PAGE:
There are about 15 species in 2 genera. All members of the subfamily are small: the antechinus species vary in size but are mostly about the same as a mouse or a little larger; one of the two phascogales is slightly larger again, and the Red-tailed Phascogale is the giant of the sufamily at an average of 250 grams, or the same size as a typical Black Rat.
The antechinus group has shrunk considerably in recent years: study of the small marsupial carnivores has led to the realisation that many of the species once classified as "antechinuses" are not as closely related as once thought.
For a small mammalian carnivore, the requirements of gross physical form are fairly strict: on first sight there is very little difference between an antechinus and a planigale or a dibbler—and for that matter not much obvious difference between any of these and the shrews of the northern hemisphere, which although quite unrelated, fill the same sort of ecological niches and often behave in very similar ways.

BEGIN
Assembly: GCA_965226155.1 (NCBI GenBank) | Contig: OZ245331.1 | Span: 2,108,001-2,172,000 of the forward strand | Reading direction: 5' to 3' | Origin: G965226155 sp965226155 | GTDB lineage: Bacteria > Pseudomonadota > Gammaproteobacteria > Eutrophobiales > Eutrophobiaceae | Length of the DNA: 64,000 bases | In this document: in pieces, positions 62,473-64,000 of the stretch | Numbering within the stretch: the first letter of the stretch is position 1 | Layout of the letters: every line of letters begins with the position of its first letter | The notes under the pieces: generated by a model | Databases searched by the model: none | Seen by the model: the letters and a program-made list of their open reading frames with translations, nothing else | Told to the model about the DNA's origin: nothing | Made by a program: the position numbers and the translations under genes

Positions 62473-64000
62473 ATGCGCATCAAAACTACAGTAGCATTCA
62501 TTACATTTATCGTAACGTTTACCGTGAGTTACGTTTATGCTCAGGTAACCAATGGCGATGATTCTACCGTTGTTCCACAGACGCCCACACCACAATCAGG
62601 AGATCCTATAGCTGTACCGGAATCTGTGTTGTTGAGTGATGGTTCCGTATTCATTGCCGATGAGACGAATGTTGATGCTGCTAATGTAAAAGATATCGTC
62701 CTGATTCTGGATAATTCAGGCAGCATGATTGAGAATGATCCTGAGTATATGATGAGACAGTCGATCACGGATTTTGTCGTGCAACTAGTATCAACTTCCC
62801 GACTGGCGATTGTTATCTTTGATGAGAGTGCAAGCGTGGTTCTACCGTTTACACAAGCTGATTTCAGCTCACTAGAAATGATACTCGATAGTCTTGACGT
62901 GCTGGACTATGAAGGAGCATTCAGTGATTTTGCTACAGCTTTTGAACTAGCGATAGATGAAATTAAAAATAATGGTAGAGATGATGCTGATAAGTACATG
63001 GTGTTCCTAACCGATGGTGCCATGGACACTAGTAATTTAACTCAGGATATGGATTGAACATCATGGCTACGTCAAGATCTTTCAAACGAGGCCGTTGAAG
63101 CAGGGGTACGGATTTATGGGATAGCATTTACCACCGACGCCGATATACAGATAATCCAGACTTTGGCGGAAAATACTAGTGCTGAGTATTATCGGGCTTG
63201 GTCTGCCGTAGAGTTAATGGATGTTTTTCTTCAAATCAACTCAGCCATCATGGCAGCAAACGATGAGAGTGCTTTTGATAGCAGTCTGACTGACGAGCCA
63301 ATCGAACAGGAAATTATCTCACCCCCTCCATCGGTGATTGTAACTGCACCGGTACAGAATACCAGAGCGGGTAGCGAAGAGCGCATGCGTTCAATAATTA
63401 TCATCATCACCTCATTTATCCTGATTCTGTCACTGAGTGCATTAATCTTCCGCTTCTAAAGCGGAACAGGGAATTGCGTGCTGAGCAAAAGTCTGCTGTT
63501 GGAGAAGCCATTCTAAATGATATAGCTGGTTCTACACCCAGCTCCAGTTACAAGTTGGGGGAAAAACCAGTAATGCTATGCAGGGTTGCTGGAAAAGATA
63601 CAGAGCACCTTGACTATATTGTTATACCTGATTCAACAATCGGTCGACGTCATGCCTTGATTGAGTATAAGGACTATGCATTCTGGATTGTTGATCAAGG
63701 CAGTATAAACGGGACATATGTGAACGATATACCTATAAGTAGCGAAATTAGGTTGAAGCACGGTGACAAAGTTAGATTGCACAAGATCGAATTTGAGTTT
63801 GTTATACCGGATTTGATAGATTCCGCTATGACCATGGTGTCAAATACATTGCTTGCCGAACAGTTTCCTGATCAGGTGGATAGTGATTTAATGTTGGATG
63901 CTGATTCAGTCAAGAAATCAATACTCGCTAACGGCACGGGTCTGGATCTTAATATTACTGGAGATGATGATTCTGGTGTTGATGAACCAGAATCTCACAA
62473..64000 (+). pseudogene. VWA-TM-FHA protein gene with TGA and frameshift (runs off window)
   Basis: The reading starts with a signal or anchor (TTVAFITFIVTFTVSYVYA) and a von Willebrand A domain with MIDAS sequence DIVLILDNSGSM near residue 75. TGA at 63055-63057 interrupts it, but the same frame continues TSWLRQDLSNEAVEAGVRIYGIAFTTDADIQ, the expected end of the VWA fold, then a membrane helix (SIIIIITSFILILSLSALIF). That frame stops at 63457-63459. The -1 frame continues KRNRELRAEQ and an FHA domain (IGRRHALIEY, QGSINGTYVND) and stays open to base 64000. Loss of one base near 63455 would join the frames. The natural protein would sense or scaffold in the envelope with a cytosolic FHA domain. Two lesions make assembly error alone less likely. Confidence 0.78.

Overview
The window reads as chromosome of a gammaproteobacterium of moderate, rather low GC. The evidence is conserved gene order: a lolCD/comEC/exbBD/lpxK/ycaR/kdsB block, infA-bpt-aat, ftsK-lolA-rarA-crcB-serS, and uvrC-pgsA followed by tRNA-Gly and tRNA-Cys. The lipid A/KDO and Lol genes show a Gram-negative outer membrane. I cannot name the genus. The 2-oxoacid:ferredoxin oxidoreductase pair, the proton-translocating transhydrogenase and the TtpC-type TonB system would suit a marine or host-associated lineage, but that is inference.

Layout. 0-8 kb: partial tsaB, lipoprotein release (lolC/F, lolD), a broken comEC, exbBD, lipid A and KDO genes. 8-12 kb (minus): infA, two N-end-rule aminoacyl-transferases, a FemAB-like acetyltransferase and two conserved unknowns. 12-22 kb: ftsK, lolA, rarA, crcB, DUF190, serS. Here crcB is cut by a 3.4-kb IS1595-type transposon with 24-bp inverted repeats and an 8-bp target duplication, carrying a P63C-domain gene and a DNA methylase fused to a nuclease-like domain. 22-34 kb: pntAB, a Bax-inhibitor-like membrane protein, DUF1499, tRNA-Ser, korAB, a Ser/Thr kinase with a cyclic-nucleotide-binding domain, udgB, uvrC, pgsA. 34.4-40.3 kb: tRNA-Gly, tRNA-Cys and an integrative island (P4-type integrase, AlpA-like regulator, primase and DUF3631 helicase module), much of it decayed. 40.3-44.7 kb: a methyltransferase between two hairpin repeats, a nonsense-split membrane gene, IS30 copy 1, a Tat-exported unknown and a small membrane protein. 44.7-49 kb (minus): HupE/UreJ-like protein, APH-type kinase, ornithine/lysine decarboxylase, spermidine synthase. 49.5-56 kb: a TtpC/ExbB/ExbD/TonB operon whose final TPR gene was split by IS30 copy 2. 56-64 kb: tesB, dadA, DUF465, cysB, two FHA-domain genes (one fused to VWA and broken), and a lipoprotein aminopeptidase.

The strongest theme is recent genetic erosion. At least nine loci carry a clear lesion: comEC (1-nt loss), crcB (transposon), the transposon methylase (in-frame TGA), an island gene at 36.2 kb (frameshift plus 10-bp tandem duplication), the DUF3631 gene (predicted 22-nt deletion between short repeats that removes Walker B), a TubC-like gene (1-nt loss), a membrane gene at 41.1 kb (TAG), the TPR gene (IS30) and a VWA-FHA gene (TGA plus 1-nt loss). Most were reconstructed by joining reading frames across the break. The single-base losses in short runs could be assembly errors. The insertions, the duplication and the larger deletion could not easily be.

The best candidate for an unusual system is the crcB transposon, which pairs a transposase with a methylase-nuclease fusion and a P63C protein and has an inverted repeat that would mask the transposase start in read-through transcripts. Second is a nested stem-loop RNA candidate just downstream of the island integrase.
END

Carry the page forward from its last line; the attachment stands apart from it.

With the development of advanced microbiological analysis methods towards the end of the 20th century, many species previously thought to be members of the genus Antechinus have been reclassified: the former "Sandstone Antechinus" is now the Northern Dibbler, for example, and the desert-dwelling creature first called a "Fat-tailed Marsupial Mouse" in the late 19th century, became the "Red-eared Antechinus"—only for microbiological evidence to show that is is in fact not an antechinus or a mouse, with the result that is now called the Fat-tailed Pseudantechinus.